The reason things are quiet here, and why I’ve been off the grid for the most part, has nothing to do with forgetting my password or an uncontrollable binge of Cheetos and Rootbeer. And no, it has nothing to do with me having a stroke now that my son has his driver’s permit. At least, not yet. The actual reason is because everyone in our home is going through The Change. And by that I mean changing where we live. Continue reading
For teens, getting a driver’s permit symbolizes a rite of passage toward independence. For parents, however, it is simply a right to pass out — Preferably before they can make it into the passenger seat. Not that my teen wouldn’t drag my unconscious body into the car anyway, thereby meeting the “accompanied by a licensed adult” clause in his permit.
After reading The Oregon Parent Guide to Teen Driving, I can tell you nowhere in that pamphlet does it specify that “said adult” is to be “conscious” or “buckled and/or otherwise strapped in of his own accord” while the vehicle is in motion. Ideally using all four wheels.
This is what is known as a “technicality.” And trust me, if there’s a way to use it to their advantage, teenagers will find it. That’s why I spent extra time going through this pamphlet, knowing it could be used against me in a court of law. Or over breakfast. What I discovered is that the person who wrote this guide either a) never had teenagers of their own, b) grew up in the 1950s, or c) probably grows his own marijuana. Continue reading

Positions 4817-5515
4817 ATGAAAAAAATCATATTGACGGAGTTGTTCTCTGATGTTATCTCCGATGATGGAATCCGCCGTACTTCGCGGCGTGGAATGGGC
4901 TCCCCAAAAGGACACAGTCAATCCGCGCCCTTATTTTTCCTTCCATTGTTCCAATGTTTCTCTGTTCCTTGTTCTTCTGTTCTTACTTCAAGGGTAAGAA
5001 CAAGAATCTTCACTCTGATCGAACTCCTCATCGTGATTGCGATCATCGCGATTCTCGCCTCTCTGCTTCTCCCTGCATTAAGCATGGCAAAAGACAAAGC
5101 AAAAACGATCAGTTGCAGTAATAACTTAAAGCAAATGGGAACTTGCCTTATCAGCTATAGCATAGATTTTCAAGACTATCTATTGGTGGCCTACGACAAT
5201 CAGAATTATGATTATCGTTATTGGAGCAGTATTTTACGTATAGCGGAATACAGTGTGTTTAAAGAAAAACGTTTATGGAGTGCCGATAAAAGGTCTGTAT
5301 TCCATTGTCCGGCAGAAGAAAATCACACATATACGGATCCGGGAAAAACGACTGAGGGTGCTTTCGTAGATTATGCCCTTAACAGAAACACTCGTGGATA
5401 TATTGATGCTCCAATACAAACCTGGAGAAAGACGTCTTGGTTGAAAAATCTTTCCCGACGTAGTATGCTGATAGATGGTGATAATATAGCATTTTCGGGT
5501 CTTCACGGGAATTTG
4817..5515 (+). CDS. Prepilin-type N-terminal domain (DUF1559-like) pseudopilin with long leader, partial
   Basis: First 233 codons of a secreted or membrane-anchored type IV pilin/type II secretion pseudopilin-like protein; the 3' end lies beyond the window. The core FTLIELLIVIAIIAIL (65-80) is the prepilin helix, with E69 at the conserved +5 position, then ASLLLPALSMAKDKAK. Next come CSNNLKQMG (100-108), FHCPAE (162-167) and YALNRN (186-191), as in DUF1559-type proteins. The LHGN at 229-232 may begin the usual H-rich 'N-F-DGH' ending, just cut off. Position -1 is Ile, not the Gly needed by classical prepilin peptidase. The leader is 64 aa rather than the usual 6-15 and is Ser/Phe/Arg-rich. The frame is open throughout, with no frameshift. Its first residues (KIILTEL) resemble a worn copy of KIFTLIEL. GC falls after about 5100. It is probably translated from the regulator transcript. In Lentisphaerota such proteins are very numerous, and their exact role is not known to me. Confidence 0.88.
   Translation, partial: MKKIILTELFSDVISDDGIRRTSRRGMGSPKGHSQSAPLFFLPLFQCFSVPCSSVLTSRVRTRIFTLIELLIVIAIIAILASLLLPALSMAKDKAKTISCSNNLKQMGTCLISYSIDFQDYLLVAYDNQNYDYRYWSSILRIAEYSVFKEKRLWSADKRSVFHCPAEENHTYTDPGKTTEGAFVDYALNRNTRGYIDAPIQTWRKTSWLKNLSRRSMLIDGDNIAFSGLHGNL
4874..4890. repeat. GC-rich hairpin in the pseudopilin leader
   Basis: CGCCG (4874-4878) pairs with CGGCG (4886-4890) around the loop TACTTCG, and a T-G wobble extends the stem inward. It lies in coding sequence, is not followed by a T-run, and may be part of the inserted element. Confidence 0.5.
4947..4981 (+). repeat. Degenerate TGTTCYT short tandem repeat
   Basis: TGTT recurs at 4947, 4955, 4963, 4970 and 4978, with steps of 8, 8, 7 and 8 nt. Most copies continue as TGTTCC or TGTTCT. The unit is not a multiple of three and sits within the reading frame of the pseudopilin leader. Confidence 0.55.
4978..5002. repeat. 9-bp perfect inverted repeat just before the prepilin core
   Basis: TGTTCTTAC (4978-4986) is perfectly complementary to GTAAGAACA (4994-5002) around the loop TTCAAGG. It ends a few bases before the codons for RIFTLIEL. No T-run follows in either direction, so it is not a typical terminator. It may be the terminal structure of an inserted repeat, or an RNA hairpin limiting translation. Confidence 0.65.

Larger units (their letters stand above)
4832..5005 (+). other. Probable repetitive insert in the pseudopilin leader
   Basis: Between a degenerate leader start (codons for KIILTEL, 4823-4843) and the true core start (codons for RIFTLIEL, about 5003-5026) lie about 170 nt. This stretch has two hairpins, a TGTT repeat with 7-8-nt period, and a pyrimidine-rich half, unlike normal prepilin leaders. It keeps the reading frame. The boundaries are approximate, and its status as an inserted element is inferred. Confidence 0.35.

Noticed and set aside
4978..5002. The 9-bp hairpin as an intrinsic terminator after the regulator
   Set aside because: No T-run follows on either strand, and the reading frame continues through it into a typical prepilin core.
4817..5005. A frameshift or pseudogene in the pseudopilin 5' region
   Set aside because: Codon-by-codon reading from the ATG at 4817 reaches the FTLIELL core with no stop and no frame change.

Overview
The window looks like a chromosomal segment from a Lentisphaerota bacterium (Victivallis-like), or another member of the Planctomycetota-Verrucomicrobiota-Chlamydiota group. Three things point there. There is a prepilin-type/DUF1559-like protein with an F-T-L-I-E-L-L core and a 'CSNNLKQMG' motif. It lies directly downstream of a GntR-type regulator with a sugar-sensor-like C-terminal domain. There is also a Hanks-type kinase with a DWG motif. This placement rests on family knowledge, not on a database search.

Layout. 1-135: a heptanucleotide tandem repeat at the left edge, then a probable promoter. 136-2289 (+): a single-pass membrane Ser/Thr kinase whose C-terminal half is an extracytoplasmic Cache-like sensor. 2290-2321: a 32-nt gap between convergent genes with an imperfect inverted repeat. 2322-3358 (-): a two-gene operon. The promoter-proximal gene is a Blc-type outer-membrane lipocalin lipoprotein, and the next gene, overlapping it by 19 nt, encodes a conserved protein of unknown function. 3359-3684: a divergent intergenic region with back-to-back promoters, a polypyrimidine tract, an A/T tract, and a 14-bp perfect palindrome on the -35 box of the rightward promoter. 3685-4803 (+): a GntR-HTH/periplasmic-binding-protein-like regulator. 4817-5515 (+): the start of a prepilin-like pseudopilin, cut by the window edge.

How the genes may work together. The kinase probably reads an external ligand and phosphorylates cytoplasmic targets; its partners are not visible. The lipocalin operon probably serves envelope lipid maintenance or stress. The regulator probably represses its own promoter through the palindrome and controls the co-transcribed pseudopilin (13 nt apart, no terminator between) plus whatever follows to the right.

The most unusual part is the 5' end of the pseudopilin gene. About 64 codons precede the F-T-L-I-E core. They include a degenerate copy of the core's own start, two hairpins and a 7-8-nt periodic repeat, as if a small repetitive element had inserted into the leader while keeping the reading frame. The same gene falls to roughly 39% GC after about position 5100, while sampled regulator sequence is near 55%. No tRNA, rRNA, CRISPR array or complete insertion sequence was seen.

It used to be that when the IRS discovered you’ve been claiming a child who is actually a 50-pound Labrador retriever named “Billy,” everyone would have a good laugh. Not any more. The Treasury Department says it will be cracking down on “aggressive tax deductions” filed by U.S. taxpayers in order to keep the federal government from being bilked out of hundreds of millions of dollars — money that could otherwise be spent on important federal programs, such as the Congressional Caribbean Getaway Fund.
As a service to readers, several of whom are actual U.S. taxpayers, I thought I’d contact some of the brightest minds in tax law in order to clarify what we can still get away with. Unfortunately, everyone was too busy working on the Clinton family’s tax returns to help. So, as aresponsible member of the news media, I was left with only one option:
Forget taxes! Let’s talk about who’s next on Dancing With The Stars!
Just kidding. I rolled up my sleeves. Got on the Internet. Made phone calls. And eventually came up with some real-life tax claims you should NOT make unless you want to end up in jail — or worse, on the computer screen of a humor columnist trying to meet a deadline. Continue reading